The Guysexual’s Guide To Handling Rejection like a Gentleman

The Guysexual’s Guide To Handling Rejection like a Gentleman

Last week, Kartik took a personality test to decide what to do with Amrit’s invitation for drinks. He could either a. tell the truth and say that he wasn’t interested, b. ignore the message, c. lie and come up with an excuse, or d. throw the question right back at him.

After much deliberation, he chose option ‘e’.

He chickened out, and agreed to meet him for drinks over the weekend. I sigh. ‘No’ can be a tough word to say. But what’s tougher?

Being at the receiving end of a rejection.

In The Art Of No, Jennifer P spouts these wonderful words of wisdom: "Imagine you’re at a party. A guy offers you a drink. You say no. He says 'Come on, one drink!' You say 'No thanks.' Later, he brings you a soda. 'I know you said you didn’t want a drink, but I was getting one for myself and you looked thirsty.' For you to refuse at this point makes you the asshole. He’s just being nice, right? Predators use the social contract and our own good hearts and fear of being rude against us. If you drink the drink, you’re teaching him that it just takes a little persistence on his part to overcome your 'no'. If you say, 'Really, I appreciate it, but no thanks' and put the drink down and walk away from it, you’re the one who looks rude in that moment. But the fact is, you didn’t ask for the drink and you don’t want the drink and you don’t have to drink it just to make some guy feel validated."

‘But men don’t take no for an answer’, self-proclaimed men’s right activists would grunt at you, as they thump their chests and drink their flat beers. But when have groveling men ever been attractive, you ask. They stare at you for a few seconds.

‘One must never give up on their dreams,’ they turn their stance, but unless you are applying for your dream job, or training for the dream run, rejection is a lesson that we all need to sit through.

Ask Amrit, but more on that later.

So how do we handle rejection?

Don’t make anyone uncomfortable

Someone rebuffs your advances at the bar? Smile, bid them farewell and back off. Don’t get a reply on a dating app? Don’t text twice. If they say you aren’t their type or they aren’t interested, reply with a succinct ‘not a problem’ and a smile emoji. Actually mean the smile emoji. Nothing else is acceptable.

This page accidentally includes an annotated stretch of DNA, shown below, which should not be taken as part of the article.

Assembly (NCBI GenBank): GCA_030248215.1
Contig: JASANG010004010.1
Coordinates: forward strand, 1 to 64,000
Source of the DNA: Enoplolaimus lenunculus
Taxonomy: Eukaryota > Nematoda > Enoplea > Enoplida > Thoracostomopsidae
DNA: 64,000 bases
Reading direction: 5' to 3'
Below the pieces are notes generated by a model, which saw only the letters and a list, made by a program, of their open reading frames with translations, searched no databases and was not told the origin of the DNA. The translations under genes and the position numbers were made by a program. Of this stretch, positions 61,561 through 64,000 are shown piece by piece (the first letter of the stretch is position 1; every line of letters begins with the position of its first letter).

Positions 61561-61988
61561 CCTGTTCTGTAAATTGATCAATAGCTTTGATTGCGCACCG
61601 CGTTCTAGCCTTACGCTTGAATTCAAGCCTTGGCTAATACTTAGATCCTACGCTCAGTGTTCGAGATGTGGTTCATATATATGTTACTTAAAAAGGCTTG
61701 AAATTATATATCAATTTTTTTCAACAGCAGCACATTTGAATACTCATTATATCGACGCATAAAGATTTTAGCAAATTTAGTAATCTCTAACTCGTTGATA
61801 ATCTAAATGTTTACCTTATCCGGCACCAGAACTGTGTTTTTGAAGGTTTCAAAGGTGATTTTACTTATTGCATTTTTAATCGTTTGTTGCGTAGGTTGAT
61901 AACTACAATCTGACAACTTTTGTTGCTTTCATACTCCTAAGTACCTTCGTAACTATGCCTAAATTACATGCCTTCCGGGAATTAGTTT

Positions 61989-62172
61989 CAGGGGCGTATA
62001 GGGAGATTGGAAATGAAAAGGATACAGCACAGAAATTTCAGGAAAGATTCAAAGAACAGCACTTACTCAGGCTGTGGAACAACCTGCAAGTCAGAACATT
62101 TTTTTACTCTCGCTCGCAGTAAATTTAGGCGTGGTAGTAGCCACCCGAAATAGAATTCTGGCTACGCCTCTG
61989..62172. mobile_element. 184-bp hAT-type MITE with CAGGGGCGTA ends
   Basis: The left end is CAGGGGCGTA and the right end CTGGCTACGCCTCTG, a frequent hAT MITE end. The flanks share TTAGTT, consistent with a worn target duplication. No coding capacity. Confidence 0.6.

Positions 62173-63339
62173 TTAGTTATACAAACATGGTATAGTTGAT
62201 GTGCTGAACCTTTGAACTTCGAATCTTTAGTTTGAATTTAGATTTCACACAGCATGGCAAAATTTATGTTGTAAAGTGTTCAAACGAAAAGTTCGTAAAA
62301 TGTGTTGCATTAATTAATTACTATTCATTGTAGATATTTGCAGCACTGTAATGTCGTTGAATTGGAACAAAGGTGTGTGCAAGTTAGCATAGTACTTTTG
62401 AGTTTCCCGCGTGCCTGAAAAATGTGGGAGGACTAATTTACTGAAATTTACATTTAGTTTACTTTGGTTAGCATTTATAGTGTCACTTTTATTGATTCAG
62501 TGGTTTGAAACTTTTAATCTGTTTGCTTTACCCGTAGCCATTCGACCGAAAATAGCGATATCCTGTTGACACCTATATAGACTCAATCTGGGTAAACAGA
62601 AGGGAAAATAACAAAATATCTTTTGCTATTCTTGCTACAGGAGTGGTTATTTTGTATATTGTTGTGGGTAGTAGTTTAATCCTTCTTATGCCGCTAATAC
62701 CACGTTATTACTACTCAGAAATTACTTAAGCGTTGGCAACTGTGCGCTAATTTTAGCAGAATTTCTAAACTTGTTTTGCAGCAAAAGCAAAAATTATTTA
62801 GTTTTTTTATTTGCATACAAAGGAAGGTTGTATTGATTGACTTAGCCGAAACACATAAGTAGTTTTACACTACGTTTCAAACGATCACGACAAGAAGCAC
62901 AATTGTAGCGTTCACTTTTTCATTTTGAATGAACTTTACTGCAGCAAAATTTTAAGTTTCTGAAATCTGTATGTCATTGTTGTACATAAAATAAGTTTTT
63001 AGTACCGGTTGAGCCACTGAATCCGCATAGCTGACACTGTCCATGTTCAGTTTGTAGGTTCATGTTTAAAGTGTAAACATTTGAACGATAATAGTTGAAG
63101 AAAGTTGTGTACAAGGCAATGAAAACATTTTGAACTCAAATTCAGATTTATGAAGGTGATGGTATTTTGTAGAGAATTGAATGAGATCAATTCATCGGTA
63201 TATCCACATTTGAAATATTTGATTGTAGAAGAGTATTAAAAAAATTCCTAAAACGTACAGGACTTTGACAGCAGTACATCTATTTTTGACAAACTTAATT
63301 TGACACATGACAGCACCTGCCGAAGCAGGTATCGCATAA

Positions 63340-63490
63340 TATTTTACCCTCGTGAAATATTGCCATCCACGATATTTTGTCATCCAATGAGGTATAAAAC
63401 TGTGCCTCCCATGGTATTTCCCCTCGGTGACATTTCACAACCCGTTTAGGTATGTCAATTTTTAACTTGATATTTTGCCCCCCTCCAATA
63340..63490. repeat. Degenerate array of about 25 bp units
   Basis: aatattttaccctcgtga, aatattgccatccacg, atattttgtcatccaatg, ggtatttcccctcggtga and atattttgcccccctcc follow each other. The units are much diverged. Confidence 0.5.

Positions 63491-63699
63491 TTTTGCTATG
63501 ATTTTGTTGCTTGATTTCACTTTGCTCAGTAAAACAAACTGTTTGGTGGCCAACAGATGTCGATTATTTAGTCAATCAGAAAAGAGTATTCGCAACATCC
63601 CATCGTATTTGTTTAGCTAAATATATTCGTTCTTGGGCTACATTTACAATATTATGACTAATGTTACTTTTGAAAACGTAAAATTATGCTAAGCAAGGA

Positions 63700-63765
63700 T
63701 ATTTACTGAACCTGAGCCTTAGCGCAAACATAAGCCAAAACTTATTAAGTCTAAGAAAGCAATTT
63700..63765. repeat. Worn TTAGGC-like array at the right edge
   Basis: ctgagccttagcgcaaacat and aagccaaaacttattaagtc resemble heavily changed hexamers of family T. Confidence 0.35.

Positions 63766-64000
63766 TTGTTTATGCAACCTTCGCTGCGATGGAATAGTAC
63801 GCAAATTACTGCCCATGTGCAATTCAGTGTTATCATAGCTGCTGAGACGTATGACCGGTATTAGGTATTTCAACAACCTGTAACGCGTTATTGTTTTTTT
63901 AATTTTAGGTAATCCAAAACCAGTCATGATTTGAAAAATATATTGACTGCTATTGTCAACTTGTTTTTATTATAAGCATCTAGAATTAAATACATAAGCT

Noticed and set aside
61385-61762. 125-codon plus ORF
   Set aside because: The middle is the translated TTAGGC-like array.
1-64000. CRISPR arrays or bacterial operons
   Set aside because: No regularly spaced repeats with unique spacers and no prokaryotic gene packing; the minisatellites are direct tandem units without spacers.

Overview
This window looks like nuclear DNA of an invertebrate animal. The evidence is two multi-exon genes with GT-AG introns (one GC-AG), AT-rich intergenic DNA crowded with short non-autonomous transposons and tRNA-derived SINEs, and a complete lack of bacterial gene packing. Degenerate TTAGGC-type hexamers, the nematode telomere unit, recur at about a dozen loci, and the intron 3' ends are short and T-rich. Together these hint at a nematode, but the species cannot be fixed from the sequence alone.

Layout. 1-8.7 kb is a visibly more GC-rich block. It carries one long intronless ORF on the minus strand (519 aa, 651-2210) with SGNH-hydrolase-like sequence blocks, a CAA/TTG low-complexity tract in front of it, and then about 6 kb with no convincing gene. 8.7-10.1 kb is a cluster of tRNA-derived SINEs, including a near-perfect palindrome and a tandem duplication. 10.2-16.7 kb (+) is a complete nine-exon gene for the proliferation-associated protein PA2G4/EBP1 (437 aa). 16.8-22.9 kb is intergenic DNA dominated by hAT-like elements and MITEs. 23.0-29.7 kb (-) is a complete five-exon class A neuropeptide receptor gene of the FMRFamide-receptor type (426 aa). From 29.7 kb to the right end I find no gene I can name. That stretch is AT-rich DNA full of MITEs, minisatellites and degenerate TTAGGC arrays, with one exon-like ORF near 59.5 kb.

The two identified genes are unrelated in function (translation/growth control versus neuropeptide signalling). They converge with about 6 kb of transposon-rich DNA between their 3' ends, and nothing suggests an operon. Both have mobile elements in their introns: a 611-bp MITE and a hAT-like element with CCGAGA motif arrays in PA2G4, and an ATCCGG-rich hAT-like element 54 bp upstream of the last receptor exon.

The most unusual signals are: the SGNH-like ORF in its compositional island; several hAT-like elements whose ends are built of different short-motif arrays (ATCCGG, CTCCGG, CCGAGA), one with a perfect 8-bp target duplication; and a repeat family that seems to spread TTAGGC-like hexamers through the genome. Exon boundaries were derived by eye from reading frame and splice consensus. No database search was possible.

...But respect yourself

Spurned hearts do the silliest things. As you comfort yourself in the deep recesses of your dark space, your damaged, broken heart will tell your head not to accept it. He’ll reconsider his decision if I change, you think aloud, as you obsessively doodle his name in your notebook. Maybe I should just text him again, you soothe your soul. Your heart tells you to plead and whimper, to beg and simper. It will work. It has to work. It works in the movies, doesn’t it?

You owe it to yourself to not be that person. No one wants to be this person. No one wants to be with this person. Respect yourself, because that’s the only way everyone else will respect you.

...And be polite.

You might think that bombarding someone with texts and calls will force them to reconsider, but they will only feel sorry for you – or worse, get scared of you. A no will always mean no. Even the feeble ‘let me think about this over a drink’ ones. Back off and be a gentleman about it. No questions asked.

Don’t write yourself off

Rejection stings so hard, it could be an incensed bee. But fortunately, no one is allergic to failure, so you don’t need to make a quick trip to the emergency ward. It might feel personal, but sometimes it really isn’t about you at all. Like the weather (or a swarm of angry bees), there will always be elements that you can’t control.

Use it to change

Make it a point to learn from every ‘no’ that’s thrown your way. Polish it and wear it like armour. Do you seem needy? Do you seem desperate? Do you seem to care too much? Or care too less? Understand that a ‘yes’ is not an automatic right. Applaud yourself for this epiphany as you move on to point number 6.

...And move on

Possibly to the next boy.

Illustration by Amrai Dua

Aniruddha Mahale